• Group items: Spaceship, aircar, 12 spiderbots, starport godown, 3 x Local Comlink, 8 items in bank (10, -3 for recruiting, +1 for it being a new month).
  • Contacts: Three dealers (stats as for numbers 11, 4, 5 on the LWC table).

The whole thing took a little under three hours, but started to speed up dramatically after the first hour as I got to grips with the rulebook layout and the PEF rules.

Lessons Learned

Generate some PEFs ahead of time, on index cards maybe, and draw a card to select each group. Much easier and faster; most of my time this game was spent resolving PEFs.

Generate some People Challenges ahead of time so I don’t need to work them out on the fly.

It seems possible for NPCs to move in and out of the same building repeatedly, like a yo-yo.

Things to Check

How many of the group should roll a Pep check for recruiting attempts?


7 thoughts on “Arion: Novawatch and After

  1. Interesting write-up Andy, cheers. It would seem that the PEF rules are a bit cumbersome? (I understand that unfamiliarity with the rules has a bearing on this.) However, I’m wondering whether the ‘latest’ mechanisms Ed has introduced have detracted from the THW games? I used the ‘basic’ ATZ a lot and loved it (similarlry SGS BOG, RSBS) when ATZ BDTZ came out I found the game more cumbersome to play, so I;m wondering if the ATZ v3.0 (ATZ FFO) is going to be worth getting (as it has the latest mechanics similar to 5150). We’ll have to see….

    • They seemed very slow and clunky in the first game, but I found the PEF rules went a LOT more quickly and smoothly the second time around – that post should be up tomorrow, IT permitting. Major contributors to that are that the generators for each type of PEF are now on the QRS sheets in a single table, and that all PEFs now have the same Rep (4).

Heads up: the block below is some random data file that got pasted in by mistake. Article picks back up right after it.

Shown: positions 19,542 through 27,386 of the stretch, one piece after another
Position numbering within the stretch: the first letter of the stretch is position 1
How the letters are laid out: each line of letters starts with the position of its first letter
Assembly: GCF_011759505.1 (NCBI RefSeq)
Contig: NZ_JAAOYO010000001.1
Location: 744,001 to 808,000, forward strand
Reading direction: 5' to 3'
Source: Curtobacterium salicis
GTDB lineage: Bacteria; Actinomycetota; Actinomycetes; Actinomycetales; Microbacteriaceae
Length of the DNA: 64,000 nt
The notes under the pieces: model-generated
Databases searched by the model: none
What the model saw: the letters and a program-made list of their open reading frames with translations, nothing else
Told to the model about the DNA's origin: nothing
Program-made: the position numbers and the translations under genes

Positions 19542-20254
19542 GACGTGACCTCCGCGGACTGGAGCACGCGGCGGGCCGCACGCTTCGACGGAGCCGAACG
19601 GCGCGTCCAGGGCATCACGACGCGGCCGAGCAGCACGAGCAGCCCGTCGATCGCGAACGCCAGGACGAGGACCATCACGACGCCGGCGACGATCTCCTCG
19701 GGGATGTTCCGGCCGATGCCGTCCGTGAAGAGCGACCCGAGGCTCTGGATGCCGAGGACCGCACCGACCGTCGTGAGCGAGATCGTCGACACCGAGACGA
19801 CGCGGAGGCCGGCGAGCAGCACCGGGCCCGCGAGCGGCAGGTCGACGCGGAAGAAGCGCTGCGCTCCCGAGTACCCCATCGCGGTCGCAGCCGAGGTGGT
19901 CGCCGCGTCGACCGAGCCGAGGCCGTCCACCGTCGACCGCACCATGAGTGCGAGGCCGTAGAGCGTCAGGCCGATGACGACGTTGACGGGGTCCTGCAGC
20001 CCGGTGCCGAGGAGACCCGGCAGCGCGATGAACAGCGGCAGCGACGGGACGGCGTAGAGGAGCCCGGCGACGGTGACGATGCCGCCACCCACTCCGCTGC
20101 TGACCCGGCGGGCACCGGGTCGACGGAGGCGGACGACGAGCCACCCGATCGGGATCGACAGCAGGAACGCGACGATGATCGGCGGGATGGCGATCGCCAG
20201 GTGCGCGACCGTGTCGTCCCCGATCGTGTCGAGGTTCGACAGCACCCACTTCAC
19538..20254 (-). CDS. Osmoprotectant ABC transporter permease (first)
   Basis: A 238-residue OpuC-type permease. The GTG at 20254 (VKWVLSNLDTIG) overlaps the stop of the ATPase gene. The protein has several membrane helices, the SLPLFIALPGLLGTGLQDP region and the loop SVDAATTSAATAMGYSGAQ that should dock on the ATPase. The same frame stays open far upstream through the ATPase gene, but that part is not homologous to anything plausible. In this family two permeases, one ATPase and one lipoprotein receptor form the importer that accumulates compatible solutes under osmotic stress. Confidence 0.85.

2. Just like anything, once you get used to the rules they go much faster. As for mechanics similarities between ATZ and NB, NB PEF tables are different to reflect a huge mega-city where all the people are crammed together. In ATZ and ATH this doesn’t occur. Here’s the ATH table reflecting less wall to wall people

    (Taken versus PEF Rep)

    If inside a building -1 to Rep
    If shooting has occurred this Encounter +1 to Rep

    2 PEF moves 1 section directly towards
    nearest enemy through cover at all times.

    1 PEF moves 1 section away from the
    enemy through cover at all times.

    0 PEF doesn’t move.

    There’s a tendency to think that one set of mechanics will apply to every rules set but many are tweaked differently to reflect the period/situation.

    So in a nutshell neither ATZ or ATH call for splitting PEFs. In ATZ there are no generating additional PEFs.

    And yes, we recommend loading PEFs, or making some up ahead of time.

    • Hi Ed! Yes, it certainly went a lot faster the second time around, and I expect the same will be true for anything else that feels slow initially. It helps me a lot to play a number of games close together – makes it harder to forget rules in between sessions; the first and second games were 24 hours apart, and I felt a lot more comfortable with PEFs in game 2.

    • Also, I forgot to mention in the post or other comments, but it for me it went without saying that PEFs in a bustling, live city would be more common than in the semi-deserted milieu of ATZ. It also seems completely reasonable that they are not all trying to kill you in NHC. =]

  3. As for Pep Challenges – If combat situation roll for the leaders. If not then yo can do it by characters.
    Example – You meet a group of gangers and there could be combat. You roll and score a result of Minor Success. This means you talk your way out of trouble and they leave. But maybe you decide to buy them a round of drinks . Then it would be individual character as some may stay and some may refuse and leave.
    Consider THW rules as a tool box and use them and tweak or even pull them form other sets as desired.